September found me off the beaten track—slightly—next to Interstate 94 outside Chicago: North Park, Lincolnshire, IL: We all live in awatershed.

In October I was fortunate enough to be able to return to New Mexico from where I filed this account of a visit to one of Georgia O’Keeffe’s favorite sources of inspiration: The White Place.

County Grounds
December was dark, as always, which led me to post twin stories about the winter solstice.

I closed the year in the place where it began, with a photo essay from the Milwaukee County Grounds, which has become a white place of a very different sort.

Happy New Year from the Urban Wilderness!

Sunday, December 29, 2013

Into white: A photographic circuit of the Milwaukee County Grounds

A recent snowfall drew me outside and, not wanting to drive in it, I went for a long walk in one of my favorite haunts, the County Grounds. I was amazed, not by the beauty of the landscape, which long experience has continually reaffirmed, but by how many people there were out there also enjoying it. More often than not, upon seeing me with my camera and tripod, I would hear the question repeated nearly verbatim: "Have you gotten any good pictures?" They are always well-intentioned but the implications seemed to be that it would be hard to miss and that I would be an incompetent fool not to have done so. I always smile and say something noncommittal like "I believe I might have."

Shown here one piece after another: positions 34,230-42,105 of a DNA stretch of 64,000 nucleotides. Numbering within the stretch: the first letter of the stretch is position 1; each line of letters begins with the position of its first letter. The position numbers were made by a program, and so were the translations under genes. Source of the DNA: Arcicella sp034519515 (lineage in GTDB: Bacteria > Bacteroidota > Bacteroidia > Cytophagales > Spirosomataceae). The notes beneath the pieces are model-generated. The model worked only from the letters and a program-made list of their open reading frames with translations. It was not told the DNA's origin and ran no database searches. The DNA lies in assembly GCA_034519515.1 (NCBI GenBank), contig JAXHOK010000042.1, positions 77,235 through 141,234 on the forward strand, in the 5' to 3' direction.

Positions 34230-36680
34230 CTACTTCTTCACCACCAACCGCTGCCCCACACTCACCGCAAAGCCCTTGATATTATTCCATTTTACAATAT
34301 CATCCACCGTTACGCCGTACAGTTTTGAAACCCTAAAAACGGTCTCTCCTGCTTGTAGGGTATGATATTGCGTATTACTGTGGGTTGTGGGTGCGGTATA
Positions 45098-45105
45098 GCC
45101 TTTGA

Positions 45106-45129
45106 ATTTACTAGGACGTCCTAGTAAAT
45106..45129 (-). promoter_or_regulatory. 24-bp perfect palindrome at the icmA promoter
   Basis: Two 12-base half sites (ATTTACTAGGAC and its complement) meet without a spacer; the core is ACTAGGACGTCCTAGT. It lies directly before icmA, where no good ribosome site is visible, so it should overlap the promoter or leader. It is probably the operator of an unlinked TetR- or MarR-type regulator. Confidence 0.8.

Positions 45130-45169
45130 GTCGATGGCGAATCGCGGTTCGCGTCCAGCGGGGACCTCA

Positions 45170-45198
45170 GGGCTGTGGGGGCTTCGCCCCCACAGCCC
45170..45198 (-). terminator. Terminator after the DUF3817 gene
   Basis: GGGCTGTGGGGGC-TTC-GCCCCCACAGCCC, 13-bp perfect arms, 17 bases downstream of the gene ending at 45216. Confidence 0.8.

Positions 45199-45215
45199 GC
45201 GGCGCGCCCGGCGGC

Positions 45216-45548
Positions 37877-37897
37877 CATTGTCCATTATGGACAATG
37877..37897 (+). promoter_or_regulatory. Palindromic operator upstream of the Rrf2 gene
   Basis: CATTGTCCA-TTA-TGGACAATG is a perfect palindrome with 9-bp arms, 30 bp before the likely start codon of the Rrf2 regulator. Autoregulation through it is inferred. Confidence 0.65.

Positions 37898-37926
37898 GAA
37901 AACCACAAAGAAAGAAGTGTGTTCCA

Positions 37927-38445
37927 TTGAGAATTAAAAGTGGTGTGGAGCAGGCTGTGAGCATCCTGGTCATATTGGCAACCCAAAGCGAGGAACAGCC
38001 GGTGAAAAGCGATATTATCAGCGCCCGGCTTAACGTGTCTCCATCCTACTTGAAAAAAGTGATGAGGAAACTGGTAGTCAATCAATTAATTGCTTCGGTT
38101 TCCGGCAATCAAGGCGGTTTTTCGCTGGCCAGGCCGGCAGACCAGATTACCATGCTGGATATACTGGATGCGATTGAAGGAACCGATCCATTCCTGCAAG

One particularly enthusiastic fellow, after the inevitable question, added "There are some good ones over there," pointing up the hill where I was headed. As if photographs were simply out there like ripe apples waiting to be picked from the trees. And, indeed, I believe I did get a few good ones, at least good enough to share. Enjoy!

Approaching the east detention basin from Hoyt Park.

Revelers sledding on the steeply sloped berm of the east basin.

Two roads diverged in a wood and I..., I took the one without tire tracks making troughs in the deep snow.

Dog walkers on one of the popular trails through the woods behind Ronald McDonald House.

The endangered oak savanna.

The Grove. This copse is behind the We Energies power plant and was the inspiration for the winter solstice story I wrote for Urban Wilderness: Exploring a Metropolitan Watershed.

Port-a-potty. This is also behind the power plant, at the edge of a parking lot between the copse and the plant.

UWM's Accelerator building on the Innovation Park campus, enclosed but still under construction.

An icy tree in front of the ABB building, also under construction at Innovation Park. One of the many newly planted trees along Discovery Parkway.

The Eschweiler complex, visible through the steel pilings that are being driven along Watertown Plank Road to support the new interchange under construction there.

A view towards the We Energies power plant and the Milwaukee Regional Medical Complex from the recently re-landscaped County Grounds park.

Children's Hospital is just visible through the windrow of oaks along Swan Boulevard next to the east detention basin.